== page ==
Source of information: Drugbank (External Link). Last updated on: 3rd July 18
*Trade Name used in the content below may not be the same as the HSA-registered product.
Active Ingredient / Synonyms
(+-)-2-amino-N-(beta-hydroxy-2,5-dimethoxyphenethyl)acetamide | 1-(2',5'-Dimethoxyphenyl)-2-glycinamidoethanol | 2-Amino-N-(2,5-dimethoxy-beta-hydroxyphenethyl)acetamide | DL-N1-(beta-Hydroxy-2,5-dimethoxyphenethyl)glycinamid | Midodrin | Midodrina | Midodrinum | Midodrine |
An ethanolamine derivative that is an adrenergic alpha agonist. It is used as a vasoconstrictor agent in the treatment of hypotension. [PubChem]
For the treatment of symptomatic orthostatic hypotension (OH).
Mechanism of Action
Midodrine forms an active metabolite, desglymidodrine, that is an alpha1-agonist, and exerts its actions via activation of the alpha-adrenergic receptors of the arteriolar and venous vasculature, producing an increase in vascular tone and elevation of blood pressure. Desglymidodrine does not stimulate cardiac beta-adrenergic receptors.
Midodrine is a prodrug, i.e., the therapeutic effect of orally administered midodrine is due to the major metabolite desglymidodrine formed by deglycination of midodrine. Desglymidodrine diffuses poorly across the blood-brain barrier, and is therefore not associated with effects on the central nervous system. Administration of midodrine results in a rise in standing, sitting, and supine systolic and diastolic blood pressure in patients with orthostatic hypotension of various etiologies. Standing systolic blood pressure is elevated by approximately 15 to 30 mmHg at 1 hour after a 10-mg dose of midodrine, with some effect persisting for 2 to 3 hours. Midodrine has no clinically significant effect on standing or supine pulse rates in patients with autonomic failure.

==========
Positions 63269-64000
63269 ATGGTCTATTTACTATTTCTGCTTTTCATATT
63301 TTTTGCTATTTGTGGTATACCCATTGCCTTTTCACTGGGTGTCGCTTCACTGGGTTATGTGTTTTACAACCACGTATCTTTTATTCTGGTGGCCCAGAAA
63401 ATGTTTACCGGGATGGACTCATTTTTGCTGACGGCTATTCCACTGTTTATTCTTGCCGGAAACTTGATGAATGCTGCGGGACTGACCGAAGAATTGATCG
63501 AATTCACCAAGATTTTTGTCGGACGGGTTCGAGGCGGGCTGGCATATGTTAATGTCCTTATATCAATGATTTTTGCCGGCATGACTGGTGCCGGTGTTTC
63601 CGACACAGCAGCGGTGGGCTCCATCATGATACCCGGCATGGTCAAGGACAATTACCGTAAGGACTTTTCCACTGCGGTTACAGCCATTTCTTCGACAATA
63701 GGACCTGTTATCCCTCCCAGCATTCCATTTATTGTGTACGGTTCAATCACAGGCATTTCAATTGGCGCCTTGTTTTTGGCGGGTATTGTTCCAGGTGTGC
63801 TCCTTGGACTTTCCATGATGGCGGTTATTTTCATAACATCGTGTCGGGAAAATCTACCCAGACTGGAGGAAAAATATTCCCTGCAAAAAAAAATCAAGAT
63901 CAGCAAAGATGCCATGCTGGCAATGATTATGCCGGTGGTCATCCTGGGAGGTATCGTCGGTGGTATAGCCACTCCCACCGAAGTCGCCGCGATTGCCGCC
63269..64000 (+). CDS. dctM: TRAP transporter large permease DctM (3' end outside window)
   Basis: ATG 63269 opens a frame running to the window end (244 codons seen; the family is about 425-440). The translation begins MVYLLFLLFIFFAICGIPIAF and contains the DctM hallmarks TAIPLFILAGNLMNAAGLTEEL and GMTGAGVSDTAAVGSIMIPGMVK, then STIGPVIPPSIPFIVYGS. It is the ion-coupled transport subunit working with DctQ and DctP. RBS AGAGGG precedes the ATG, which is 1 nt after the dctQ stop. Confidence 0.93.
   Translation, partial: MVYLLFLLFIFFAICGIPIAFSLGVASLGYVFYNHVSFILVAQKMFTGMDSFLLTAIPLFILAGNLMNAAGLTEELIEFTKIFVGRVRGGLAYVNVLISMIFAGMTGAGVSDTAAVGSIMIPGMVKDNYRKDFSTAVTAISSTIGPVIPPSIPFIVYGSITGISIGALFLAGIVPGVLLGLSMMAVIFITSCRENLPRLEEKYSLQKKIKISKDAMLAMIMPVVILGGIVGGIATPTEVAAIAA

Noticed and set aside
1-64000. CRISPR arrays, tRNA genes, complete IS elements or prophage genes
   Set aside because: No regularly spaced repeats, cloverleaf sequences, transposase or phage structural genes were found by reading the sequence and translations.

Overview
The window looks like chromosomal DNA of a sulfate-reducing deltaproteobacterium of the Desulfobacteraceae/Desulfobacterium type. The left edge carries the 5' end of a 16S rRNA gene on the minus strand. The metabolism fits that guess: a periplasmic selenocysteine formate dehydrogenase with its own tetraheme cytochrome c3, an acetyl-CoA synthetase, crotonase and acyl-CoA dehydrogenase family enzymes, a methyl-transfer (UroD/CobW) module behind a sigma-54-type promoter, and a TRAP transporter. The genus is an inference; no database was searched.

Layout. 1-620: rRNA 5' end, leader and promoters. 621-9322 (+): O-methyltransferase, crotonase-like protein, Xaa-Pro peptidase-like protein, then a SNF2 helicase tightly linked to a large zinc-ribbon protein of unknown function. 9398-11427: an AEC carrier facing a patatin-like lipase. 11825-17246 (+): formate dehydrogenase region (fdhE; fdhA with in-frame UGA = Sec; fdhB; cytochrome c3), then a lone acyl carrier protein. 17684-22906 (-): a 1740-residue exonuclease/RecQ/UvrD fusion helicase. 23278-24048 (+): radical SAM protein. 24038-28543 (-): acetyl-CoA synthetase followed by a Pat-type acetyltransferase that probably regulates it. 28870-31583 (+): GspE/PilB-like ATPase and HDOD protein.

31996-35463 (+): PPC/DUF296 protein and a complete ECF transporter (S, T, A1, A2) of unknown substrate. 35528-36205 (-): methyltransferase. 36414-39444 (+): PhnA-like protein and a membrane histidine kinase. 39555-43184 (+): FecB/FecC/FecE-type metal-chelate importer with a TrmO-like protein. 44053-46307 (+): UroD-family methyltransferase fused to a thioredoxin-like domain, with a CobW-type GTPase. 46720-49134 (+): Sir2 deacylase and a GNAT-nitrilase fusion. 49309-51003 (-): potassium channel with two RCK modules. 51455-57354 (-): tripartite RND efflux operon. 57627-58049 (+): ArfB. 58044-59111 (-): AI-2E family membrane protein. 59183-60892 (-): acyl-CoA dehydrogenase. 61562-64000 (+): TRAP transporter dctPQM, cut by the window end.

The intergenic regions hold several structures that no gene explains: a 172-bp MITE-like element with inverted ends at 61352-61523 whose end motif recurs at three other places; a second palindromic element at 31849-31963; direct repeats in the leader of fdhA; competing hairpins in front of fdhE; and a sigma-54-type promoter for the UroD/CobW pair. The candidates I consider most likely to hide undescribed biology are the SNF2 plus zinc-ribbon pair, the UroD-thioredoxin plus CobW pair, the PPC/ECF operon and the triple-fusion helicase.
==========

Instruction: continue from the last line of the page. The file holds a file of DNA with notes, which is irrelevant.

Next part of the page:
Rapidly absorbed following oral administration. The absolute bioavailability of midodrine (measured as desglymidodrine) is 93% and is not affected by food.
Thorough metabolic studies have not been conducted, but it appears that deglycination of midodrine to desglymidodrine takes place in many tissues, and both compounds are metabolized in part by the liver.
The plasma levels of the prodrug peak after about half an hour, and decline with a half-life of approximately 25 minutes, while the metabolite reaches peak blood concentrations about 1 to 2 hours after a dose of midodrine and has a half-life of about 3 to
* Renal cl=385 mL/minute
Symptoms of overdose could include hypertension, piloerection (goosebumps), a sensation of coldness and urinary retention. The single doses that would be associated with symptoms of overdosage or would be potentially life- threatening are unknown. The oral LD50 is approximately 30 to 50 mg/kg in rats, 675 mg/kg in mice, and 125 to 160 mg/kg in dogs. Desglymidodrine is dialyzable.
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